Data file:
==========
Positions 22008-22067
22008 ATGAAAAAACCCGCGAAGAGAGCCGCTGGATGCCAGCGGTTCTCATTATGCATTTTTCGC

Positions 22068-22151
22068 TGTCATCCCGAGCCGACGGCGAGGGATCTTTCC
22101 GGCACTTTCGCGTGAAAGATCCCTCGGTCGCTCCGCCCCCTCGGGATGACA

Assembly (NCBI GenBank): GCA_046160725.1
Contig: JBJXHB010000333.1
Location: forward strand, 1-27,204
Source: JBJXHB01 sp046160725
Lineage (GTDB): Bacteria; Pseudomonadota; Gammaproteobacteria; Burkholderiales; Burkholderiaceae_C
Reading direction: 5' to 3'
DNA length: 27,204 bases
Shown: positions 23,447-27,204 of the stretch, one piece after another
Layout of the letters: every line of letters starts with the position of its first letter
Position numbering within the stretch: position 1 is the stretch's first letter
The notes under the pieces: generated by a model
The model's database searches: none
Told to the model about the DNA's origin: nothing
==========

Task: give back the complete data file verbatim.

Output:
Positions 22008-22067
22008 ATGAAAAAACCCGCGAAGAGAGCCGCTGGATGCCAGCGGTTCTCATTATGCATTTTTCGC

Positions 22068-22151
22068 TGTCATCCCGAGCCGACGGCGAGGGATCTTTCC
22101 GGCACTTTCGCGTGAAAGATCCCTCGGTCGCTCCGCCCCCTCGGGATGACA

Assembly (NCBI GenBank): GCA_046160725.1
Contig: JBJXHB010000333.1
Location: forward strand, 1-27,204
Source: JBJXHB01 sp046160725
Lineage (GTDB): Bacteria; Pseudomonadota; Gammaproteobacteria; Burkholderiales; Burkholderiaceae_C
Reading direction: 5' to 3'
DNA length: 27,204 bases
Shown: positions 23,447-27,204 of the stretch, one piece after another
Layout of the letters: every line of letters starts with the position of its first letter
Position numbering within the stretch: position 1 is the stretch's first letter
The notes under the pieces: generated by a model
The model's database searches: none
Told to the model about the DNA's origin: nothing